The National Park Service announced Friday that it will close the “Texas White House,” once the ranch home of President Lyndon Baines Johnson and his family in Stonewall, as well as the adjacent Pool House, until further notice because of health and safety concerns arising from water leakage in various places in the main house.

The Texas White House and pool at the LBJ Ranch in Stonewall, taken in 2012. Rodolfo Gonzalez/Austin American-Statesman

For decades, these were the most private zones of the ranch, parts of the LBJ National Historical Park that, until 2012, were reserved for the Johnson family and not generally open to the public.

 RELATED: Exploring the inside of the Texas White House

The Park Service said they will remain closed until the service can confirm that the two buildings do not pose safety concerns.

“We don’t actually know what the problem is,” said Susanne McDonald, the national park superintendent. “We are going into an investigative stage to figure out what is happening. We are focusing on weaknesses in the structure that might be causing water intrusion. We have a few areas that have caused us problems, but we haven’t been able to figure out the exact location where the water is coming in. It could be absolutely nothing, but I don’t want to take a risk with our employees or our visitors.”

The modest buildings, preserved in 1960s styles, look less like the headquarters of the world’s most powerful person and more like a relaxing retreat where your beloved country relatives live. That is, until one notices the three attached televisions ready to broadcast the three big networks of the time.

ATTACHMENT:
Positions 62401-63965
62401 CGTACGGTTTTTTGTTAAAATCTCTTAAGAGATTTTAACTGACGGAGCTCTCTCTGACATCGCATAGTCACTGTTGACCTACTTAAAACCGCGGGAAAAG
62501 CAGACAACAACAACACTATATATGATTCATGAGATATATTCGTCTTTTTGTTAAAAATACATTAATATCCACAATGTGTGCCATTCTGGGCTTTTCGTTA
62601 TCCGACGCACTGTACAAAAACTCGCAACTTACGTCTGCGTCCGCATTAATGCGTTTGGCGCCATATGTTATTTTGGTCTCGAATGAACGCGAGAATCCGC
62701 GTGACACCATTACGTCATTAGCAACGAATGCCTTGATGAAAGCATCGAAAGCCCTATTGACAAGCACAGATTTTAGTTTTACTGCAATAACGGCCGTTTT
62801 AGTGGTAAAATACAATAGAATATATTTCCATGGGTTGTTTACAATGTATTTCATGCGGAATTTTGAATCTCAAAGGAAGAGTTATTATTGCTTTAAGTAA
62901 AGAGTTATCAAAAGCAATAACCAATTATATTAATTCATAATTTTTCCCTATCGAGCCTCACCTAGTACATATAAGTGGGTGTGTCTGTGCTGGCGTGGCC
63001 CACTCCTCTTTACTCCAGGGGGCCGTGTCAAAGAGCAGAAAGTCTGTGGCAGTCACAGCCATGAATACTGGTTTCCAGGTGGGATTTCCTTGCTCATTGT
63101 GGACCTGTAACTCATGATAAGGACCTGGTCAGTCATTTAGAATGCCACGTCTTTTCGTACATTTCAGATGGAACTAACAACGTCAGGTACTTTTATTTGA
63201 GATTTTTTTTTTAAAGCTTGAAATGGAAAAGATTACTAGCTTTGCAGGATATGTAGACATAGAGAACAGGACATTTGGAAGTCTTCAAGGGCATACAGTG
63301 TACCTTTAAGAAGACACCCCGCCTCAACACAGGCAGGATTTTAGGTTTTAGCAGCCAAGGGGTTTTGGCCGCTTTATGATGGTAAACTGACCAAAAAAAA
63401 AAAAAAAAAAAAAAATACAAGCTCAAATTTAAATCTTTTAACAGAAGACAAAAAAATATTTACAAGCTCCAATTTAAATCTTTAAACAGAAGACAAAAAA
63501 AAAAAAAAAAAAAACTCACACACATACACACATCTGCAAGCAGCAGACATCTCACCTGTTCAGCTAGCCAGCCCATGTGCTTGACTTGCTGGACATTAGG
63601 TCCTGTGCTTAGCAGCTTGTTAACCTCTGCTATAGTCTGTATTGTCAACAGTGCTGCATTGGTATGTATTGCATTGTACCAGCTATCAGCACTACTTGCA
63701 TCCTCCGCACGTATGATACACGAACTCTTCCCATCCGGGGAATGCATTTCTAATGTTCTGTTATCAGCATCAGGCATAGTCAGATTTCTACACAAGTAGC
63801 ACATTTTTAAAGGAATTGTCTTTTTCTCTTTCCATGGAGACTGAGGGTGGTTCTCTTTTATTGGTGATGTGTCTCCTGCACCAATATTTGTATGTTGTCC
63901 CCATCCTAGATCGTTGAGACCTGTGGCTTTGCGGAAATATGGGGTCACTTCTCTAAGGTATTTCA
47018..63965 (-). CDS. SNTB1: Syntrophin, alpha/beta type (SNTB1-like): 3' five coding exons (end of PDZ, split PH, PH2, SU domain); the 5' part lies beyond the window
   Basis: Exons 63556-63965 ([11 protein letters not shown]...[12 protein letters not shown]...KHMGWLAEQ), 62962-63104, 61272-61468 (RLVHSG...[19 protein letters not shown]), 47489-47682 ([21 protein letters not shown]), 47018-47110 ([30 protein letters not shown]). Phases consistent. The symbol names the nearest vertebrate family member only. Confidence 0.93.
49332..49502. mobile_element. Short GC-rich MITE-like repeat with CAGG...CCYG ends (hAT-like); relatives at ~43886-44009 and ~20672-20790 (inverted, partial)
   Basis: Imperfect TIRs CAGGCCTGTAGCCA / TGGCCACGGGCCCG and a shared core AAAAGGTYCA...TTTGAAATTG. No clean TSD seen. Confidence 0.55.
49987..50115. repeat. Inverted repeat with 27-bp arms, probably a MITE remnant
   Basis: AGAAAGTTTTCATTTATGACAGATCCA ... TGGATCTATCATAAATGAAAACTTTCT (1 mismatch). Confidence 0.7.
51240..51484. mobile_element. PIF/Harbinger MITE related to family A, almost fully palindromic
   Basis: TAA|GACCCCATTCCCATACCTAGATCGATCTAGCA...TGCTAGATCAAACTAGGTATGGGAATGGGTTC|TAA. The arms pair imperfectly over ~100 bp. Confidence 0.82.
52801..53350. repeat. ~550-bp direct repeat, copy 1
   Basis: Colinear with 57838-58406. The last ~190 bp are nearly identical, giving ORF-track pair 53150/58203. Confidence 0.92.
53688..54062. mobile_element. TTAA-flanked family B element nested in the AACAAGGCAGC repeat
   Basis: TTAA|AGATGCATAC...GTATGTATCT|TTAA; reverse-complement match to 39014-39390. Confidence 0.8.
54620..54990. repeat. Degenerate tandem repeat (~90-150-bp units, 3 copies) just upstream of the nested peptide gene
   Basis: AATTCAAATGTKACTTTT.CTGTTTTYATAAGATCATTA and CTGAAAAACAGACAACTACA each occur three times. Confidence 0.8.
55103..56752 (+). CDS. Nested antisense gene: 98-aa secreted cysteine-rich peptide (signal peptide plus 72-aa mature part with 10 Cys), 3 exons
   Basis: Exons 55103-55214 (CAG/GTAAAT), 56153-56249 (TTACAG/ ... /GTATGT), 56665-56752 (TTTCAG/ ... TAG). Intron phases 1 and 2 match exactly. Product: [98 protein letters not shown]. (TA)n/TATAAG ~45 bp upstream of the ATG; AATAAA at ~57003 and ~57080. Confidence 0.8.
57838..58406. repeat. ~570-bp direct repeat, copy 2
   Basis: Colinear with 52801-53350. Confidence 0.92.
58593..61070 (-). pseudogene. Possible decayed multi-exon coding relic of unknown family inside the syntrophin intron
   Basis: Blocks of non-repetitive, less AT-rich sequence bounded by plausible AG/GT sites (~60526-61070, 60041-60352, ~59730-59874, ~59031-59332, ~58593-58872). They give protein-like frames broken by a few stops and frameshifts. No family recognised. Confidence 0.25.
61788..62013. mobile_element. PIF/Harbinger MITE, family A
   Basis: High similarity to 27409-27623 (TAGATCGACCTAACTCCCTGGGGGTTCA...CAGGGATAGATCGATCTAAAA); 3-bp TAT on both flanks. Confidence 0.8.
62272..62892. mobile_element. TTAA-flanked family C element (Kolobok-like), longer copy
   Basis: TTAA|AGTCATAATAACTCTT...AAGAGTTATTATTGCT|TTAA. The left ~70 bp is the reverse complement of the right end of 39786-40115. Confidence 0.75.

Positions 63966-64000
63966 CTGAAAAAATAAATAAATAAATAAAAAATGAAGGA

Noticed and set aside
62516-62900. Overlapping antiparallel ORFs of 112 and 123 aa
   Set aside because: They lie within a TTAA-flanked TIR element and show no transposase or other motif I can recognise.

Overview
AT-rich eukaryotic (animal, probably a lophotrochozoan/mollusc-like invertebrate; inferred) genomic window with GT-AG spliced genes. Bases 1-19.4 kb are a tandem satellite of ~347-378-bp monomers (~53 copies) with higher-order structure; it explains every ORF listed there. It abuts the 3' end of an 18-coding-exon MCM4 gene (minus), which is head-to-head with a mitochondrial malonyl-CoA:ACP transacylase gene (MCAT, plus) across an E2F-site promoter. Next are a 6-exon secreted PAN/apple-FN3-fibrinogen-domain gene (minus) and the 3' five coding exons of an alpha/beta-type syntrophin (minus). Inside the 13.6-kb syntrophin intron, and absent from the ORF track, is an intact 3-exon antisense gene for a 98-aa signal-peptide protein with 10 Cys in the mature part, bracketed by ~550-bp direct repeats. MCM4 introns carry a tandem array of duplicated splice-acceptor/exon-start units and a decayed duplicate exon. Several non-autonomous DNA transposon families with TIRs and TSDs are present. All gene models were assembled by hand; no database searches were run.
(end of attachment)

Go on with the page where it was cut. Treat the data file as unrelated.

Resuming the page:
Interiors of Texas White House were first seen by the public in 2012, preserved in their 1960s styles. Rodolfo Gonzalez/Austin American-Statesman

“They just weren’t showy people,” former Superintendent Russ Whitlock said when the buildings were opened to the public in 2012. “The ranch and the ranch house take the Johnsons off the pedestal of president and first lady and make them into people we can relate to.”

In his recent book, “LBJ’s 1968: Power, Politics and the Presidency in America’s Year of Upheaval,” Ken Longley, the newly named director of the LBJ Presidential Library, describes how the ranch served as a safety valve for the  sometimes volcanic LBJ, especially during his traumatic final year in office. Repeatedly during 1968, the president retreated to the ranch, took a swim, then a ate a snack on TV trays, or a tooled around the Hill Country with family or friends to relax.

All other park facilities remain open to the public. These include the Johnson settlement, President Johnson’s boyhood home, and the park visitor center in Johnson City. The LBJ Ranch driving tour is not affected, and the LBJ Ranch hangar visitor center is open as normal.

UPDATE: The quote from Superintendent McDonald was added after this was first posted.